In 1917 Inauguration Day was held not on January 20th–that would not change until Franklin Roosevelt’s second term in 1937–but on March 4th. As it happened, the 4th was on a Sunday that year, and in deference to the Sabbath, the President was often sworn in quietly to preserve the continuity of government. The next day the President was publicly sworn in, and all festivities associated with the Inauguration took place.
Woodrow Wilson’s Second Inaugural Address is interesting, as the Wilson campaign made use of the slogan, “He Kept Us Out of War.” The address seems clearly to address the issue that war might not be avoidable.
He starts out with a statement of satisfaction about the successes of his first term. But it quickly changes to the issues of the world at hand: “This is not the time for retrospect. It is time rather to speak our thoughts and purposes concerning the present and the immediate future. ”
Wilson speaks to the domestic successes of the previous four years, but “other matters have more and more forced themselves upon our attention — matters lying outside our own life as a nation and over which we had no control, but which, despite our wish to keep free of them, have drawn us more and more irresistibly into their own current and influence.”
Wilson continued, and he spoke to the theme of the country being a nation of immigrants:
“It has been impossible to avoid them. They have affected the life of the whole world. They have shaken men everywhere with a passion and an apprehension they never knew before. It has been hard to preserve calm counsel while the thought of our own people swayed this way and that under their influence. We are a composite and cosmopolitan people. We are of the blood of all the nations that are at war. The currents of our thoughts as well as the currents of our trade run quick at all seasons back and forth between us and them. The war inevitably set its mark from the first alike upon our minds, our industries, our commerce, our politics and our social action. To be indifferent to it, or independent of it, was out of the question.
And yet all the while we have been conscious that we were not part of it. In that consciousness, despite many divisions, we have drawn closer together. We have been deeply wronged upon the seas, but we have not wished to wrong or injure in return; have retained throughout the consciousness of standing in some sort apart, intent upon an interest that transcended the immediate issues of the war itself.”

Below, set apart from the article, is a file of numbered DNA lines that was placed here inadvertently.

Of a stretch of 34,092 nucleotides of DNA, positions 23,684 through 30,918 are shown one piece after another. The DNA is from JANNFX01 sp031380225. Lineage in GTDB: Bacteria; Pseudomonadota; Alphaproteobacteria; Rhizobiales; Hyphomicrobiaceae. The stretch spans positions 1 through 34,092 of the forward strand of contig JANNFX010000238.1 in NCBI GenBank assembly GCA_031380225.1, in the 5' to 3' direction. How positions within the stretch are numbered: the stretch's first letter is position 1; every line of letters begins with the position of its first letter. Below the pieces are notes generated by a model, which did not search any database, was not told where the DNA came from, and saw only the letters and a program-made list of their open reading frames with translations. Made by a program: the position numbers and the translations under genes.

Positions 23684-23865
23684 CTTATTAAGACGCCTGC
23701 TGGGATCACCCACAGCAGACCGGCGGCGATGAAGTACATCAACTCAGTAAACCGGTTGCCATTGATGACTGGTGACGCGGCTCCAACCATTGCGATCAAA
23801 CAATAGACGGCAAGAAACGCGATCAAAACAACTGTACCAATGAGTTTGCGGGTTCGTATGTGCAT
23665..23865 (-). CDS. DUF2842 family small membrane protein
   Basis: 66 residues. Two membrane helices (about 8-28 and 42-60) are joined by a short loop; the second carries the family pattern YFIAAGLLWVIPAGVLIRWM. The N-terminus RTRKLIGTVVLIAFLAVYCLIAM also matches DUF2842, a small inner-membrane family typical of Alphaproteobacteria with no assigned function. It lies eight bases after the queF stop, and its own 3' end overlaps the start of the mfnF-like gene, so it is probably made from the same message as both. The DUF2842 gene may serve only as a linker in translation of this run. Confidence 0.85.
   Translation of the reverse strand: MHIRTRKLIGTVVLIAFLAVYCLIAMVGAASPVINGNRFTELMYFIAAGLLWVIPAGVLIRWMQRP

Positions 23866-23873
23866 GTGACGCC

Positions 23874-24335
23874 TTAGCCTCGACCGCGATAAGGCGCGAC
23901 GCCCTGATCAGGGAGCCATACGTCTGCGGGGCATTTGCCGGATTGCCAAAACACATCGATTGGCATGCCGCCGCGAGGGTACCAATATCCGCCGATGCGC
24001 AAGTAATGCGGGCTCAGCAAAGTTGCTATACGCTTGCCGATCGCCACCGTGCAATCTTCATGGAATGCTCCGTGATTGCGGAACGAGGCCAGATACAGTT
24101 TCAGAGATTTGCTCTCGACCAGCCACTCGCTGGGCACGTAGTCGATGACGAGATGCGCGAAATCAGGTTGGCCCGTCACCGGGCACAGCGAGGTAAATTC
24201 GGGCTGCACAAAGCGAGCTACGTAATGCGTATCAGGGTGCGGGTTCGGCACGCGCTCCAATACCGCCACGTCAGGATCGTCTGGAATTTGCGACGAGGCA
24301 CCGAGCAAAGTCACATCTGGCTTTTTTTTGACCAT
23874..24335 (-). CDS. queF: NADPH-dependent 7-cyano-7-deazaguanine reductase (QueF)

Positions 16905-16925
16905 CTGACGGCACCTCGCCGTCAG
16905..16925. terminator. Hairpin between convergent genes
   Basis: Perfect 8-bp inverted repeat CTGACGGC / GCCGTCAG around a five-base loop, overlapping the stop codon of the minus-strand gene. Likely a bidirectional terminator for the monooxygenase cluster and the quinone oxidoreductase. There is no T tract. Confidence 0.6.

Wilson spoke to the desires for peace and the efforts to continue with work on domestic issues, but the country’s position in the world is changing:
“We are provincials no longer. The tragic events of the thirty months of vital turmoil through which we have just passed have made us citizens of the world. There can be no turning back. Our own fortunes as a nation are involved whether we would have it so or not.”
He then makes a statement of American principles, and what the country should stand for. It reads like the starting point for Wilson’s Fourteen Points a few years later:
“That all nations are equally interested in the peace of the world and in the political stability of free peoples, and equally responsible for their maintenance; that the essential principle of peace is the actual equality of nations in all matters of right or privilege; that peace cannot securely or justly rest upon an armed balance of power; that governments derive all their just powers from the consent of the governed and that no other powers should be supported by the common thought, purpose or power of the family of nations; that the seas should be equally free and safe for the use of all peoples, under rules set up by common agreement and consent, and that, so far as practicable, they should be accessible to all upon equal terms; that national armaments shall be limited to the necessities of national order and domestic safety; that the community of interest and of power upon which peace must henceforth depend imposes upon each nation the duty of seeing to it that all influences proceeding from its own citizens meant to encourage or assist revolution in other states should be sternly and effectually suppressed and prevented. ”
Wilson talks about the obligations of his oath, and prays for wisdom in carrying out his duties.
He gives a warning about war profiteers, perhaps a warning for the ages: “We are to beware of all men who would turn the tasks and the necessities of the nation to their own private profit or use them for the building up of private power.”
And finally, his concluding statement: “The shadows that now lie dark upon our path will soon be dispelled, and we shall walk with the light all about us if we be but true to ourselves–to ourselves as we have wished to be known in the counsels of the world and in the thought of all those who love liberty and justice and the right exalted.”
In less than a month, on April 2nd, President Woodrow Wilson would ask Congress for a Declaration of War against Germany. Congress obliges him four days later.
For the full text of Wilson’ Second Inaugural Address, see: http://avalon.law.yale.edu/20th_century/wilson2.asp
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